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Surgeon Scientist Feature: Satish Nadig, MD, PhD, FACS

Aug 7, 2023, 14:19 PM by Anna Shults

Satish NadigSatish Nadig, MD, PhD, FACS is the Chief, Division of Abdominal Transplant Surgery, the Director, Comprehensive Transplant Center, and Transplant Surgeon at Northwestern University, Feinberg School of Medicine and also serves as the Chair of the Surgeon Scientist Committee at ASTS. 

We had the privilege to connect with Dr. Nadig and have him shed light on his career as a surgeon-scientist.

Can you tell us about your journey as a surgeon-scientist and what inspired you to pursue this career path?

Early on, in medical school, I was inspired by the immunology behind transplantation. How amazing it was to take an organ from the deceased and put it in someone whose life is on the line and it works! Conditioning the immune system to teach the recipient to accept a new organ was fascinating to me. When I became a resident, this awe was bolstered by the late Dr. Anthony Monaco who encouraged me to pursue further education and a PhD with Prof. Kathryn Wood at Oxford, an endeavor I would never have imagined possible without the mentors I had. Afterall, I was from Irmo, South Carolina….no one from my hometown had ever done a D.Phil in science at Oxford. The faith that my mentors had in me is truly what inspired me on this path.

What are the areas of focus for your research and how did you land on these focus areas?

I focus on pretreatment strategies of organs ex vivo to condition them prior to implantation in order to induce tolerance. I do this by manipulating the immunometabolism and decreasing the immunogenicity of allograft endothelial cells and delivering immunosuppressants in a targeted fashion to donor organs using nanotherapeutics. Our work in transplant nanotherapy was the first of it’s kind over 10 years ago and now is gaining more momentum.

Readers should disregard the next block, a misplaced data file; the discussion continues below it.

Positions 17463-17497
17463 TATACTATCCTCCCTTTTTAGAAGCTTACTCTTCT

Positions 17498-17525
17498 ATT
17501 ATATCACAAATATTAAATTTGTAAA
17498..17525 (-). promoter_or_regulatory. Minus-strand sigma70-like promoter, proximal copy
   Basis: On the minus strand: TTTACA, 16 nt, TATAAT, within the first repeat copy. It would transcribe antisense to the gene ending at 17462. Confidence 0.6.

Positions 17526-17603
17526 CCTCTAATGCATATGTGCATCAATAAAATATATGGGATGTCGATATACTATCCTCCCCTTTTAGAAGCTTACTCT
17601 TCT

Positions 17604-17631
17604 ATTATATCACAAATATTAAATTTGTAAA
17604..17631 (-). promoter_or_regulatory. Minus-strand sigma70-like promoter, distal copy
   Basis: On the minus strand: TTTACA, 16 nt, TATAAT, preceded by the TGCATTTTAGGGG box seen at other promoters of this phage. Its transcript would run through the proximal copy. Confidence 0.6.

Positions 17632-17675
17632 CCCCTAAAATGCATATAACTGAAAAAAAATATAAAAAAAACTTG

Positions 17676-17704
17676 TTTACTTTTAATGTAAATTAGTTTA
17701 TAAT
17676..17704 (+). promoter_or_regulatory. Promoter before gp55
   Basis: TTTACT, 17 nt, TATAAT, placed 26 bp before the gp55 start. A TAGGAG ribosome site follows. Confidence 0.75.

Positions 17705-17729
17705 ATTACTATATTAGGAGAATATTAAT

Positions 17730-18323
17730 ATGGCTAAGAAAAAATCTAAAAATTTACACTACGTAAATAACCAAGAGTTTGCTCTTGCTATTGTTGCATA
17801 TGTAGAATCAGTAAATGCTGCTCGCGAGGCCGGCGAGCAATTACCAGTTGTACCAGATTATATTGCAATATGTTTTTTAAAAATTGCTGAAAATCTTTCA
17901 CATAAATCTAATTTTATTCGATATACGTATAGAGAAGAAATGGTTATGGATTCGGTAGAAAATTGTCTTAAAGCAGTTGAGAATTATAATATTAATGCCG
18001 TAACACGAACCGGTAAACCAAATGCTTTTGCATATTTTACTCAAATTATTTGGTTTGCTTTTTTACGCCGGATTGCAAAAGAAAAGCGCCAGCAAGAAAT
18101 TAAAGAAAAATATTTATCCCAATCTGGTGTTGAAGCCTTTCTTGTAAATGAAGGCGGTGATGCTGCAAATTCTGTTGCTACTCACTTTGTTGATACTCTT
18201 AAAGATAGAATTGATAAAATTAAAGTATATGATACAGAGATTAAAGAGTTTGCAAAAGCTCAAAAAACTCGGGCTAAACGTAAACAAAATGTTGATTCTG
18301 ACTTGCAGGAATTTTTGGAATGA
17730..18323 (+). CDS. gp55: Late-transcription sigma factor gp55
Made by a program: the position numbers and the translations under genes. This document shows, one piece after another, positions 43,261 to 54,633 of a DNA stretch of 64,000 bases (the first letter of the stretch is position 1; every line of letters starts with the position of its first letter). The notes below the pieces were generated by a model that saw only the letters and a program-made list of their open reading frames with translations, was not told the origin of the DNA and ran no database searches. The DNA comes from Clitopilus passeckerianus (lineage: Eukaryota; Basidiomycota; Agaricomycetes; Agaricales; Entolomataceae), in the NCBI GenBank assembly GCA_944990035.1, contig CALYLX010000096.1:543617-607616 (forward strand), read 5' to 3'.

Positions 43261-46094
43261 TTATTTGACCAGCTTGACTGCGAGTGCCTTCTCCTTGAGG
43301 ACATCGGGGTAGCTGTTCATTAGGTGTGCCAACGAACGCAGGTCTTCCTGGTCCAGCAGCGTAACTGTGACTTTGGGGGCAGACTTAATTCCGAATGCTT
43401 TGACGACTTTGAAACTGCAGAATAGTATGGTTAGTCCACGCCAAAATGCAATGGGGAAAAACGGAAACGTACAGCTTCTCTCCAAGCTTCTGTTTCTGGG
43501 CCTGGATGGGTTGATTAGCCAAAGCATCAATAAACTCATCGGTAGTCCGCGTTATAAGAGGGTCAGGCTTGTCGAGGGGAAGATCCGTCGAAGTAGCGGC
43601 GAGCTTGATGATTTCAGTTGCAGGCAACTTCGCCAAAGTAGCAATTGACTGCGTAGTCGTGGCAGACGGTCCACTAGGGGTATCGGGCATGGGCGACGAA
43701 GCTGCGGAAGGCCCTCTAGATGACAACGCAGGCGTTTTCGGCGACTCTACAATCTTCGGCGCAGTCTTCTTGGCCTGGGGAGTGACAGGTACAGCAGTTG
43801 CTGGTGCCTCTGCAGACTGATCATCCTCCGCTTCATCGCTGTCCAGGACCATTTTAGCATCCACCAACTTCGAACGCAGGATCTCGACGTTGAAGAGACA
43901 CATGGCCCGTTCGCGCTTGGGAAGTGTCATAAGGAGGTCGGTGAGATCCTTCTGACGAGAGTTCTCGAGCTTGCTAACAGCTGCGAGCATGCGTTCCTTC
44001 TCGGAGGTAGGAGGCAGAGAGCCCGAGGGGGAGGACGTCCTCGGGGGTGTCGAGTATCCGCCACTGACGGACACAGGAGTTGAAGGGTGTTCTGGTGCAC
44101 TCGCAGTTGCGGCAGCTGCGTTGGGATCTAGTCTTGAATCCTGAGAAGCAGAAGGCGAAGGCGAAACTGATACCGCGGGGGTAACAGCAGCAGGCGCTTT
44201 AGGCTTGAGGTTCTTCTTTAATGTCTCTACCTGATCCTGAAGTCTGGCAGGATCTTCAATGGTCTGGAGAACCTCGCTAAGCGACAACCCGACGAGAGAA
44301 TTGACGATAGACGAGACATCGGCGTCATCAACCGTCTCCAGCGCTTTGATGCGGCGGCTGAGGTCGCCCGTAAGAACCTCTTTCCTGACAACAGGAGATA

What advice would you give to aspiring surgeon scientists on pursuing a similar career path?

Embrace failure and turn them into successes, be curious and passionate, and finally, be humble…the best ideas can come from mistakes and from observations when you least expect them. Always be ready to learn…..from anyone.

Could you share some your research that have been inspiring to you?

For my career, our work out of Prof. Wood’s lab on the use of ex vivo expanded human regulatory T cells to abrogate vasculopathy in a humanized system published in Nature Medicine more than 10 years ago really kick-started my career.

What would you like people to take away about the importance of combining surgery and scientific research?

Pursuing science is a privilege that allows the ability to CHANGE the paradigm of transplantation. As a young field, there is so much room to learn and grow, and true science requires that we all work together to ask questions inspired by the experiences of our patients.

 Have a question or comment for Dr. Nadig? Reach out to us at!

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